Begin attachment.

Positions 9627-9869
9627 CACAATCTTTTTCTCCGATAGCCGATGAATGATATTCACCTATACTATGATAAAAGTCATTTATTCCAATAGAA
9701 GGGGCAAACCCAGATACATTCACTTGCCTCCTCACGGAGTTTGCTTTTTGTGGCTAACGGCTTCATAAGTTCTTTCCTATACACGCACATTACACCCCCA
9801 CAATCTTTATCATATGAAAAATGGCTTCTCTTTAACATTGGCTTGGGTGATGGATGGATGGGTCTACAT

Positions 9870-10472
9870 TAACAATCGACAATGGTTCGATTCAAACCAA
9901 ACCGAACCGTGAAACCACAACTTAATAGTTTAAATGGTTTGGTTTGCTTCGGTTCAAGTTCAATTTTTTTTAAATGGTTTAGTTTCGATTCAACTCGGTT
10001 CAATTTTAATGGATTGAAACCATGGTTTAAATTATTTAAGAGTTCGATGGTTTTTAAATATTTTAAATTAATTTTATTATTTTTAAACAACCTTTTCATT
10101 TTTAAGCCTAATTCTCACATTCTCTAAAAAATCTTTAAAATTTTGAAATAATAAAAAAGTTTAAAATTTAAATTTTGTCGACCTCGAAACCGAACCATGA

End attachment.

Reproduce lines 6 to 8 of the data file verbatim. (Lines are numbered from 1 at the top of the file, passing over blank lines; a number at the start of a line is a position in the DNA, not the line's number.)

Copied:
9870 TAACAATCGACAATGGTTCGATTCAAACCAA
9901 ACCGAACCGTGAAACCACAACTTAATAGTTTAAATGGTTTGGTTTGCTTCGGTTCAAGTTCAATTTTTTTTAAATGGTTTAGTTTCGATTCAACTCGGTT
10001 CAATTTTAATGGATTGAAACCATGGTTTAAATTATTTAAGAGTTCGATGGTTTTTAAATATTTTAAATTAATTTTATTATTTTTAAACAACCTTTTCATT